Using the Wally Tools Wallyskater, I found that the antiskating was set a bit too high—but again, skating is dependent on groove modulation, vinyl formulation, where on the record you measure it, and, for all I know, the day of the week. I suspect a modulated groove test was used to set antiskating; if that modulation was higher than what's found in typical musical signals, the setting will be too high.

When I checked the SRA with a digital microscope, I measured 90°, or 2° lower than what my experience has shown me is optimal. Raising the arm pillar 4° would produce an approximate 1° change in SRA, so I decided to raise it about 5mm, but not before listening to it as delivered. A digital oscilloscope and a Fozgometer (which in this case correlated well with each other) demonstrated that the Pi's azimuth had been set at the factory to perfection, which was fortunate—the 9.6 arm doesn't let you adjust azimuth.

With three new variables—a turntable, a tonearm, and a cartridge—it was at first difficult to determine which was contributing what to the sound. But it wasn't at all difficult to love that sound.

Brinkmann Audio GmbH
US distributor: Shane Buettner
253 265 0813

bwright's picture

Have you heard the new Brinkmann RoNt ll tube power supply with the Bardo?  This seemingly minor upgrade will significantly narrow the gap between the Bardo and Caliburn.  

The added resonance and bass is unmistakable in A/B comparisons with the supplied power unit - Music Lovers in San Francisco recently gave a demo of this upgrade, and everyone involved noted the huge improvement.  With the RoNt ll and an upgraded tonearm/cartridge (Kuzma, Graham, Benz LP S MR, etc.), it makes the Bardo a high end bargain, compared to more stratospherically priced turntables.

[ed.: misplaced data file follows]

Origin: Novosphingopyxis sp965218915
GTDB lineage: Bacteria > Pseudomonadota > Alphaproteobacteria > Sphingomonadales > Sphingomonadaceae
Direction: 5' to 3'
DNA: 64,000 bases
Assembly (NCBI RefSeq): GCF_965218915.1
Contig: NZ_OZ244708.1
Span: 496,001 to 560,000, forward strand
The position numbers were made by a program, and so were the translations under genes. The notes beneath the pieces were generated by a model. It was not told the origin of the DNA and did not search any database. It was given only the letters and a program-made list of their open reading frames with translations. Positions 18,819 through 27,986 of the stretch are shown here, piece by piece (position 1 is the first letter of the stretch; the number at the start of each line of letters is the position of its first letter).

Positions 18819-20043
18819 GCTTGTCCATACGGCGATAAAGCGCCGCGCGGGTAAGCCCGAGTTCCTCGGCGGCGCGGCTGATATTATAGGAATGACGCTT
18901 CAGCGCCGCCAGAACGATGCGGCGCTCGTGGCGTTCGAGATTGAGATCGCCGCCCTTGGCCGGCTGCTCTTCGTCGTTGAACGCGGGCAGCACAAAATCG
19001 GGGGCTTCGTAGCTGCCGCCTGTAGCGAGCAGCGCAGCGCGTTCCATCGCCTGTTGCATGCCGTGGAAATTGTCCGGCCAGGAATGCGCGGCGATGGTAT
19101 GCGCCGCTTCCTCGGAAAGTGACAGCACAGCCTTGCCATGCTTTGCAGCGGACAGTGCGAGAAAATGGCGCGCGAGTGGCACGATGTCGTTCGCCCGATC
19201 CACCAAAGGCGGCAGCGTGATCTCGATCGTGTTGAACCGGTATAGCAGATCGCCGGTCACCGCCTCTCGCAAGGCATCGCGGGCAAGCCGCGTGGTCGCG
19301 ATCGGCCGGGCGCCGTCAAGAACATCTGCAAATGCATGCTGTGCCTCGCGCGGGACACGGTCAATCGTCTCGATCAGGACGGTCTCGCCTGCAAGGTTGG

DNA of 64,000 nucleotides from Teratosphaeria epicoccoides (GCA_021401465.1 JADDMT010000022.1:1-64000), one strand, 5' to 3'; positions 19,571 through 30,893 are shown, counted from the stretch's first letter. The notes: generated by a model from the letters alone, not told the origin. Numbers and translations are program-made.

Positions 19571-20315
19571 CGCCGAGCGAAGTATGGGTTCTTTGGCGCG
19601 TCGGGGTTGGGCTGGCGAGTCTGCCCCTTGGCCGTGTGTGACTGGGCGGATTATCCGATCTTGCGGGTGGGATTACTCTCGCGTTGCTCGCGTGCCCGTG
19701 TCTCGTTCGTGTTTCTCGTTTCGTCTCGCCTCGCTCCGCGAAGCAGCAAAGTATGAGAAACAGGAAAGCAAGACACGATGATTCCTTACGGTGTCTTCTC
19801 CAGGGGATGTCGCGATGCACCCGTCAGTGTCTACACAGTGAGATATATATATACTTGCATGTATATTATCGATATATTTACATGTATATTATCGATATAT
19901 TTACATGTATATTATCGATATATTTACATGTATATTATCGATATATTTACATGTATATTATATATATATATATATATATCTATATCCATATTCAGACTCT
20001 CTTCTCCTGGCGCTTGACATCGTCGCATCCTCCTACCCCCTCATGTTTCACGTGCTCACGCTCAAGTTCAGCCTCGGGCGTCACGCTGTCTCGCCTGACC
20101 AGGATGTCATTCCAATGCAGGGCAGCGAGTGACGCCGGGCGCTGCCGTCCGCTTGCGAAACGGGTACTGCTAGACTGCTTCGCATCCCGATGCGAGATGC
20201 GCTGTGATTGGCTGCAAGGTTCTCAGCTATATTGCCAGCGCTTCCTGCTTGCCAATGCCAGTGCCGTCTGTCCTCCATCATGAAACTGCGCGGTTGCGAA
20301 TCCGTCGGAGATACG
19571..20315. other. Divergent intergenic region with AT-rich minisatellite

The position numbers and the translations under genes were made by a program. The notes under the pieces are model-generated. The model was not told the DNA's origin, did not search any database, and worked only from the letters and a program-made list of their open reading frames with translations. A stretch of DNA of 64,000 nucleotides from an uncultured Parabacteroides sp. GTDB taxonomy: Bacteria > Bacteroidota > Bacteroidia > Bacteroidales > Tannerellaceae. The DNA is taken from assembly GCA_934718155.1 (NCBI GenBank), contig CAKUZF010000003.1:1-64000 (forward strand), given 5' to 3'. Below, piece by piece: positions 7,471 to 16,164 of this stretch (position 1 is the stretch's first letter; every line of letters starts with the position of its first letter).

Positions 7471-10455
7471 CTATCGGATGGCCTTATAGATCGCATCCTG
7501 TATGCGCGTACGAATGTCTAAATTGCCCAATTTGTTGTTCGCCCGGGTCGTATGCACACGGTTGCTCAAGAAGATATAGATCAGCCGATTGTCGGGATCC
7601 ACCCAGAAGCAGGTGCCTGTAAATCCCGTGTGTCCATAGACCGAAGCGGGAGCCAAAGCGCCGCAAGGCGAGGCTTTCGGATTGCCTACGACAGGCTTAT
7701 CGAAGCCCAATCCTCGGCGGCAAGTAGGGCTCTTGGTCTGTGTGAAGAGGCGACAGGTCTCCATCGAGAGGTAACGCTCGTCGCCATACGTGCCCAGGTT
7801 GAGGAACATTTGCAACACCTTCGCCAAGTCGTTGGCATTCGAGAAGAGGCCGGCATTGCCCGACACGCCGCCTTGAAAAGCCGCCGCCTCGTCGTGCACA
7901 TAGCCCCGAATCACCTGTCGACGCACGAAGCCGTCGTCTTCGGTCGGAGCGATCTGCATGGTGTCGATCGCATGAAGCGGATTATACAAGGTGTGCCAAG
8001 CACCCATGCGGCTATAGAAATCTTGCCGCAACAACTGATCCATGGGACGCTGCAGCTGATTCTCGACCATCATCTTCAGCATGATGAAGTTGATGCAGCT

Oksana's picture

I've read how power supplies improve the sound, but can you explain how it adds resonance and bass? I just don't understand it.

bwright's picture

I'd love to tell you how it caused the modification in sound, but I honestly don't know - better minds will understand the related science. When I told Kevin Hayes (founder of VAC) about this upgrade during CES two years ago, and mentioned the positive effect it had, he smiled and said "Funny, I was thinking about doing this - looks like someone beat me to it."

For some reason, it adds a bass weight and a resonant dimension to the sound. During the demo, we sat there switching between the two supplies, and we all had the same experience. I imagine you could call it a tone control, but you definitely miss it when it is disconnected. It is an expensive upgrade, but it elevated the sound of the turntable well above its price point.